Picking somewhere to go to enjoy a break out of season is usually tricky because you need to be able to have plenty of things to do if the weather changes for the worse. Many of the UK’s smaller cities are therefore well worth considering especially if they are close to some stunning scenery. This is one reason why short breaks in Oxford remain so popular.
The City of Dreaming Spires, as the poet Matthew Arnold called it, has more than enough to explore regardless of what the weather is doing and, being the gateway to the Cotswolds, it has a wealth of beautiful countryside to enjoy when the skies are clear. Most first time visitors to Oxford are bound to recognise some of the sights from the television and cinema. The hugely popular Morse detective series was filmed almost exclusively in the city while Harry Potter fans are bound to recall seeing some of the college cloisters and dining halls on the big screen.
Those on a short break should try and make time to visit at least one of the colleges. Probably the most popular is the largest, Christ Church College, founded in 1525 by Cardinal Wolsey and a favourite Potter location. Famous old boys include Albert Einstein and no less than 13 British Prime Ministers. Others worth visiting if time permits are Boris Johnson’s old college, Balliol and Magdalen ( pronounced Maudlin ) where Oscar Wilde studied.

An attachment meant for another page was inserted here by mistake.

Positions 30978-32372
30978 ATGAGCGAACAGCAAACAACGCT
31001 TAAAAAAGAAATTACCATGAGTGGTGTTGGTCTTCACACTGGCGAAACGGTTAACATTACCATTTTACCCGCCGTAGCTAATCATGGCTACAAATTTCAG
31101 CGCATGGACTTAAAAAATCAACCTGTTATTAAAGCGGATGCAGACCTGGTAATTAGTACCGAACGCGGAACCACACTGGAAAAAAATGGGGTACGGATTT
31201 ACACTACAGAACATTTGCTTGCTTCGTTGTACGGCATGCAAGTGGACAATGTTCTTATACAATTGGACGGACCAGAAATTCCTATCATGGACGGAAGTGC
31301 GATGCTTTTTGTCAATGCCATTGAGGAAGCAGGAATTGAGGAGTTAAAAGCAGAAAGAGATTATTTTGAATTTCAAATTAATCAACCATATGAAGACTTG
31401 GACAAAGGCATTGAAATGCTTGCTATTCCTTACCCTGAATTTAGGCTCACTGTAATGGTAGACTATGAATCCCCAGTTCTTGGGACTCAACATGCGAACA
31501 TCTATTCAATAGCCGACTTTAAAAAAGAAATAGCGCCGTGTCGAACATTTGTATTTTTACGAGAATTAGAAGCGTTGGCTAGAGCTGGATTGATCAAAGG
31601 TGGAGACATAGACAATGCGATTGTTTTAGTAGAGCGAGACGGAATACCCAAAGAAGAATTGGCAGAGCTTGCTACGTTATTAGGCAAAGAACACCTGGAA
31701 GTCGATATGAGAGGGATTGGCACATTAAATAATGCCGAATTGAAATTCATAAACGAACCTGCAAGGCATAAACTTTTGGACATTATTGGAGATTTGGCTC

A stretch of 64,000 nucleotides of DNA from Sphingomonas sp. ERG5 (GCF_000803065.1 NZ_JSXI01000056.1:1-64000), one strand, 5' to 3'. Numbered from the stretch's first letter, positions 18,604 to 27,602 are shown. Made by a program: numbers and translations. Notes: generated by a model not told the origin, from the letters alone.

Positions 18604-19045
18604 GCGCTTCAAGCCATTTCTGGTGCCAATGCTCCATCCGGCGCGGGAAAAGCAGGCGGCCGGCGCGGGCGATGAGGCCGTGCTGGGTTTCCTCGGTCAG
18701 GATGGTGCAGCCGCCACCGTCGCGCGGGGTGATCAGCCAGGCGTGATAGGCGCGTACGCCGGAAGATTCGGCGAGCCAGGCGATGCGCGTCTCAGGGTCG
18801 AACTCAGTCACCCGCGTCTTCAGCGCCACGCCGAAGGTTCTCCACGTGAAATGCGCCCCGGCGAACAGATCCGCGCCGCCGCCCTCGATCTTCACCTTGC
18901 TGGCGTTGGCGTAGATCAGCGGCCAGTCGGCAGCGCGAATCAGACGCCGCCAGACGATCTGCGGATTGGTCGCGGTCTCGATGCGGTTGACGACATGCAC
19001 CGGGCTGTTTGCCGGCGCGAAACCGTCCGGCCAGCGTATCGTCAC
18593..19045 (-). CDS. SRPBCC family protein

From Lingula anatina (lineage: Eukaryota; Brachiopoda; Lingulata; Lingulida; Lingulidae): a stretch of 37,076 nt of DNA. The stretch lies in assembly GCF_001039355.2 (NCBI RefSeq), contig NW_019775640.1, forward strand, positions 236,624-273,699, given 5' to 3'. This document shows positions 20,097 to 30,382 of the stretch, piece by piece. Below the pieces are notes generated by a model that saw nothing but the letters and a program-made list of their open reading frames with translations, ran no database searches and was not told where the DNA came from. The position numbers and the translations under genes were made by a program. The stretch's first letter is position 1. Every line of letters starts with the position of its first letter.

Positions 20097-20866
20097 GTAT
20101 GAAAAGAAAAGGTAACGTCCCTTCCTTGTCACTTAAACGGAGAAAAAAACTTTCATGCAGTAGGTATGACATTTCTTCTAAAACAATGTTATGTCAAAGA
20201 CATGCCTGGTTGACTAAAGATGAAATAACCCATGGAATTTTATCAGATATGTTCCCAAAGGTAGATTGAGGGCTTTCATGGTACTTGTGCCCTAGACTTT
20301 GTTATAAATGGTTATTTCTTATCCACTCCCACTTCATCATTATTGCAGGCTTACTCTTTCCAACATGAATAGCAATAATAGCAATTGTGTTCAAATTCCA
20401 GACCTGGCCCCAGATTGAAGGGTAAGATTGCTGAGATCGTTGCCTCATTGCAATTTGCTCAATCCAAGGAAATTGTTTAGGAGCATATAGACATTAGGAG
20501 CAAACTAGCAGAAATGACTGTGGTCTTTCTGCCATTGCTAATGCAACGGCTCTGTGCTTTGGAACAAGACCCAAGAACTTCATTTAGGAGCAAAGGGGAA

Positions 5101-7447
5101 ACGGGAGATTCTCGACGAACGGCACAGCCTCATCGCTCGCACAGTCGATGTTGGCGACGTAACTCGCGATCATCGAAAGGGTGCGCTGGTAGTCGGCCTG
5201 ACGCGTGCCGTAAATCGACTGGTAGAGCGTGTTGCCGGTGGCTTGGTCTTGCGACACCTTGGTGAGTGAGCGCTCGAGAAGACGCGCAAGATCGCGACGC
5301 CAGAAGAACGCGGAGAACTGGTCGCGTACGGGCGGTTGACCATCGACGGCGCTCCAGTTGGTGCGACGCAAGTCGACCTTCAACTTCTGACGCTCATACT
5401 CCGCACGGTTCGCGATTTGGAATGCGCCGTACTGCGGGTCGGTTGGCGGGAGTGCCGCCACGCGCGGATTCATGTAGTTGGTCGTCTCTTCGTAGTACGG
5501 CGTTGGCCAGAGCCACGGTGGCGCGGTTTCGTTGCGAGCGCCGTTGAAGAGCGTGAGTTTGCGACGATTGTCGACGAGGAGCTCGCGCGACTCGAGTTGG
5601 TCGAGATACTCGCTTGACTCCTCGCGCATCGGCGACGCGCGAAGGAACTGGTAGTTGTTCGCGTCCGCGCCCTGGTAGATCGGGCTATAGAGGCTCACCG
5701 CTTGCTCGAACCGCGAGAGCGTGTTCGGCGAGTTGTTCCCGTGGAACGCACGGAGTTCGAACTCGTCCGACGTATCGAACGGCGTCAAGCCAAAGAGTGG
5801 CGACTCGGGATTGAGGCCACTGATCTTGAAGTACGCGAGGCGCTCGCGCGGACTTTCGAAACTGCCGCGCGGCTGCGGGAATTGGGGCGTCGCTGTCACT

Oxford’s many other “ must see “ landmarks include the Bridge of Sighs which was modelled on Venice’s Rialto Bridge and the nearby Turf Tavern, one of the oldest pubs in the city. Similarly, try and catch the Bodleian Library topped by the 18th Century dome, the Radcliffe Camera, which is probably one of the most photographed buildings in the city.
Finally, many visitors rave about the Pitt Rivers Museum and Museum of Natural History which are adjacent to each other and have free entry. Pitt Rivers houses the university’s entire collection of anthropology and archaeology and even has shrunken heads from the South Seas on display. It has sometimes been described as a Victorian Attic.
Outside of the town, a trip to Woodstock and Blenheim Palace, ancestral home of the Churchill family, is a must. Also within comfortable driving distance are the Cotswold Hills with their famously picturesque towns and villages like Burford, Broadway and Bourton-on-the-Water.
Anyone who still has any time left over should consider driving south to Dorchester on Thames, a favourite Midsomer Murders location and thence to Henley which is famed for its annual rowing regatta.
Oxford short breaks are ideal for a long weekend over the autumn months, there is so much to explore.
Photo: Nele van Hout